In a forgery trial, testimony is about the crossbar of an A; a loop on an N; the angle of a Z; whether a D is round or flat on top.
It’s about how far parts of letters stretch above or below a word; it’s about entry strokes, connecting strokes, termination strokes, and feather strokes; it’s about the slant, size and spacing of letters when people put them to paper.
So testified Greg Kettering, the retired chief handwriting examiner for the State Police Forensic Lab, Thursday during the trial of John Mallozzi, Stamford’s former Democratic Party chief.
Mallozzi faces 28 Class D felonies, half for second-degree forgery and half for filing false statements, after he was charged with filling out the absentee ballots of 14 unsuspecting voters in the 2015 Stamford municipal election.
State prosecutors allege that Mallozzi improperly received absentee ballots from the former Stamford town clerk, used them to vote for candidates for the Board of Representatives, Board of Finance and Board of Education, and forged voter signatures.
In Tuesday’s testimony, the former town clerk, Republican Donna Loglisci, admitted that she broke the law “a few times” when she gave ballots to Democrat Mallozzi. Loglisci, however, has not been charged.
Mallozzi’s attorney, Stephan Seeger, said before the trial it is illegal for an absentee ballot to be given to anyone other than the person assigned to it by the town clerk, who verifies identities using state voter registration records. Seeger has said the trial will reveal a broken absentee ballot system in need of oversight.
But the trial Thursday focused on smaller things – how Kettering compared cursive capital L’s and “ticks” in strokes used to form the letter B to connect Mallozzi’s handwriting to the handwriting on ballots Loglisci gave him.
Assistant State’s Attorney Laurence Tamaccio asked Kettering to explain the forensic science of handwriting analysis.
Kettering said people, after learning to write as schoolchildren, write “faster and faster and take shortcuts” as they mature, developing “individual characteristics and signature habits, and taking on peculiarities” unique to them.
“That’s what I’m looking for when I begin to inter-compare” handwriting, Kettering said.
In 2018, Mallozzi spent a couple of hours in the Stamford courthouse providing the state’s attorney with 680 handwriting samples, according to testimony Thursday. Kettering compared those samples to handwriting on the allegedly forged ballots. Kettering also compared the Mallozzi samples to handwriting on voter registration forms filled out by the people whose names were used on the disputed ballots.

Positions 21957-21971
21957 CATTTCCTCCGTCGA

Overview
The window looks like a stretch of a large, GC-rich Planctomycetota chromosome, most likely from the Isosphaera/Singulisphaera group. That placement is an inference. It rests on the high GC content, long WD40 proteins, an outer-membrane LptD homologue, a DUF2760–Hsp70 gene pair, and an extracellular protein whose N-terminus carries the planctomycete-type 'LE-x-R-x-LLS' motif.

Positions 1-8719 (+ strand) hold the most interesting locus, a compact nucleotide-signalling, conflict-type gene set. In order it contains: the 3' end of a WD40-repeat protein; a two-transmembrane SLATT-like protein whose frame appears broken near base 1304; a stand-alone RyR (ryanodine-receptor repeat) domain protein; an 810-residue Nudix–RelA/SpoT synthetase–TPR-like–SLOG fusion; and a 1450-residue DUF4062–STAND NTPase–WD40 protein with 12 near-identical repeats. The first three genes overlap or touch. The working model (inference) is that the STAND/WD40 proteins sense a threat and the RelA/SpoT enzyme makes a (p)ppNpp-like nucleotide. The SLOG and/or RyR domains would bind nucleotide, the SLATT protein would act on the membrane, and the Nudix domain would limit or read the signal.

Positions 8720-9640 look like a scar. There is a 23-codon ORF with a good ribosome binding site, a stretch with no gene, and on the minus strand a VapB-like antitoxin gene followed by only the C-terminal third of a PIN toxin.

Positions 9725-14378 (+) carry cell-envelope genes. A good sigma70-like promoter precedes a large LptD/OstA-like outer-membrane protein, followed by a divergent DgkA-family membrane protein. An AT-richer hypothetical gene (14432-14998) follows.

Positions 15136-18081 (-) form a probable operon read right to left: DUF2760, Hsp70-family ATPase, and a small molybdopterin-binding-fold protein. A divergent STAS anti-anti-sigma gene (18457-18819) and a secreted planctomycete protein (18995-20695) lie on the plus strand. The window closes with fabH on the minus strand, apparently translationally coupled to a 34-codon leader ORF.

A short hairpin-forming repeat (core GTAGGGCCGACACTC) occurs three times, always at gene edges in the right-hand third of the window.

Kettering testified that he found similarities between Mallozzi’s handwriting samples and handwriting on disputed absentee ballots filled out using the names of Mallozzi family members and members of Stamford’s Albanian community.
The alleged wrongdoing came to light after a young Albanian-American, Shkadran Hoti, went to vote at his polling place but was told he’d been recorded as having already voted by absentee ballot.
When poll workers checked Hoti’s signature against the one on his supposed absentee ballot, they found that the handwriting was different. Republican Registrar of Voters Lucy Corelli reported the incident to the State Elections Enforcement Commission.
Another discrepancy came to light Thursday when Corelli was on the witness stand.
Seeger grilled Corelli about a list her office received from the town clerk’s office during the 2015 election. The list named all the people who had voted by absentee ballot and was sent to the registrars so they could pass the names on to poll workers.
Poll workers check the list before voters are allowed to cast ballots in person, to ensure no one votes twice – once by absentee ballot and again at the polls.
But the 2015 absentee voter list had no names from District 8, Hoti’s district. If Hoti’s name was not listed, how did the District 8 poll monitor know to block him from voting in person?
Thursday’s proceeding revealed no answer. It will have to wait a month.
Judge Kevin Randolph said Thursday that, because of judges’ vacation schedules and other hold-ups, the trial won’t resume until Aug. 29.
Seeger said he will cross-examine Kettering on that day, then begin calling the six or seven witnesses he’s planned, including former Mayor David Martin and current Democratic Registrar of Voters Ron Malloy.
Randolph said the bench trial, in which he, not a jury, will issue a verdict, will run no longer than Sept. 2.
It’s yet another pause in the seven-year case. The alleged crime took place in 2015; state election investigators found evidence of wrongdoing and handed the case to the state’s attorney in 2017; Mallozzi was arrested in 2019; and the trial – delayed to a degree by the onset of the COVID-19 pandemic in 2020 – began Monday.